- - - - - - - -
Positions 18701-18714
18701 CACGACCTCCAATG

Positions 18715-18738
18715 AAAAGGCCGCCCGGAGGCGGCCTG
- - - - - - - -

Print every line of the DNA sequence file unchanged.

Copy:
Positions 18701-18714
18701 CACGACCTCCAATG

Positions 18715-18738
18715 AAAAGGCCGCCCGGAGGCGGCCTG